Concealed Carry & Home Defense

HOOBER: At Last, A New Caliber That Isn’t Totally Pointless

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By Sam Hoober

Right before SHOT Show 2022, Federal Ammunition has announced a new caliber, .30 Super Carry. While new calibers are sometimes (and rightfully) viewed with a jaundiced eye, this new cartridge has a certain amount of promise.

There are already some new guns that are supposedly on the way that will chamber it as well, including offerings from Nighthawk and Smith & Wesson to start with, with Ruger said to be close behind.

While it’s a new-fangled design, it’s essentially an update on a very old concept, namely that of a .30-ish caliber bullet propelled to some zesty velocities. .30 SC is billed by Federal to achieve 1250 feet per second with a 100-grain projectile, producing 347 ft-lbs of energy at the muzzle.

How they did it is new, but what they did is not. In fact, that was the original scheme for most semi-auto pistols that weren’t intended for pocket carry.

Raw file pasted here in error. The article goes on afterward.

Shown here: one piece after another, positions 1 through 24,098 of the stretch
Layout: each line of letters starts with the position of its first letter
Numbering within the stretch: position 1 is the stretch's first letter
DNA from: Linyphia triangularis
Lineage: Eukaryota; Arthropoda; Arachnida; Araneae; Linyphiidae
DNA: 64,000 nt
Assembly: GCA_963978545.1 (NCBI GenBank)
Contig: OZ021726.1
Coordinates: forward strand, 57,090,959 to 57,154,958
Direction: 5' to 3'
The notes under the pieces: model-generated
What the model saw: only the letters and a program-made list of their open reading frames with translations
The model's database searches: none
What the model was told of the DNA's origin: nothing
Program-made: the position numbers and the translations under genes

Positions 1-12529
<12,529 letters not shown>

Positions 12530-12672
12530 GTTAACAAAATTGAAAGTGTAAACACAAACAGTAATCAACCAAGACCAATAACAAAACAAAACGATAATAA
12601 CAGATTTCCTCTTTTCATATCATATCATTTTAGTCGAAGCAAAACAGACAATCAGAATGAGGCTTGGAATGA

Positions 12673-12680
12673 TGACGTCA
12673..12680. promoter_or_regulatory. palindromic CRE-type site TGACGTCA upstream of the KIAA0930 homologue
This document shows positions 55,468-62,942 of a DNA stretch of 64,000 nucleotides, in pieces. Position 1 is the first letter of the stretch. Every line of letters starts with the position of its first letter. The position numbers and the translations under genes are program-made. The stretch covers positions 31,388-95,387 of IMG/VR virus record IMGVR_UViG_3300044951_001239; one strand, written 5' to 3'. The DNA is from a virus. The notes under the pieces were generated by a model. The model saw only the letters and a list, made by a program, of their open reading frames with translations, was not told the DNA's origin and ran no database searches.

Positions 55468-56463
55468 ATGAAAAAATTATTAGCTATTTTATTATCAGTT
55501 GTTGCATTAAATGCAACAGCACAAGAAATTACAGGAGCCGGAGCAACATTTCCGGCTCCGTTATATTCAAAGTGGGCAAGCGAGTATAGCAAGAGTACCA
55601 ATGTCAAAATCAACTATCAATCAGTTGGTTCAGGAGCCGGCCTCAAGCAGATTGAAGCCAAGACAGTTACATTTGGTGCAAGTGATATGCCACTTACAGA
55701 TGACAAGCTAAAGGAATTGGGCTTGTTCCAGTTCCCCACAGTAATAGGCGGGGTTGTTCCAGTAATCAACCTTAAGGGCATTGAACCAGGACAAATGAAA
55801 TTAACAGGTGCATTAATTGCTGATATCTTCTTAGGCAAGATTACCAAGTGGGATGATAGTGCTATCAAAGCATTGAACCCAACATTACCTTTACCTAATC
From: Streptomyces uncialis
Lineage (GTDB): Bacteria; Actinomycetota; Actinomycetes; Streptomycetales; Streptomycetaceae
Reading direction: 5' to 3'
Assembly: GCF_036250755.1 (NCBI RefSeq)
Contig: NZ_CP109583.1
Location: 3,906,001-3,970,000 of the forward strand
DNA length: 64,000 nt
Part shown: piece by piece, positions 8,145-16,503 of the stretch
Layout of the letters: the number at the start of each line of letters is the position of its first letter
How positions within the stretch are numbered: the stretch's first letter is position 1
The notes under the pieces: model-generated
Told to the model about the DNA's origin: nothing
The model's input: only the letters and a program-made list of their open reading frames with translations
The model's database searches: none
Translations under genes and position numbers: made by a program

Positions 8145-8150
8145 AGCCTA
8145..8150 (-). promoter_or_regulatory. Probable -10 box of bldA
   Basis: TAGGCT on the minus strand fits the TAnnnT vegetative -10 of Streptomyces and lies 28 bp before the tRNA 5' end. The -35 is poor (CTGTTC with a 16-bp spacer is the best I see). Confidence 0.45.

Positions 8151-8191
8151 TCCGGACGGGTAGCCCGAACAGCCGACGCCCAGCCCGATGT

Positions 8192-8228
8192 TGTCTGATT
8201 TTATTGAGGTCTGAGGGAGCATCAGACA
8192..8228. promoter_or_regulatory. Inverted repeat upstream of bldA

At the end of the 19th century and into the early 20th century, one of the most common chamberings for duty-class pistols was a hot .30ish caliber loading. Examples included 7.65x25mm Borchardt, 7.63x25mm Mauser and 7.65x21mm Parabellum aka .30 Luger.

At the time, .30- and .32-caliber pistol cartridges were much more common in military, police, and civilian use. While we think of .38 Special as being the police load, .32 S&W and .32 Colt were also common. When people bought a Winchester 92 and a revolver with the same chambering, one of the most popular calibers besides .44-40 (Winchester didn’t make any guns in .45 Colt until way later) was .32-20. Lest we forget, .32 ACP is also still a thing.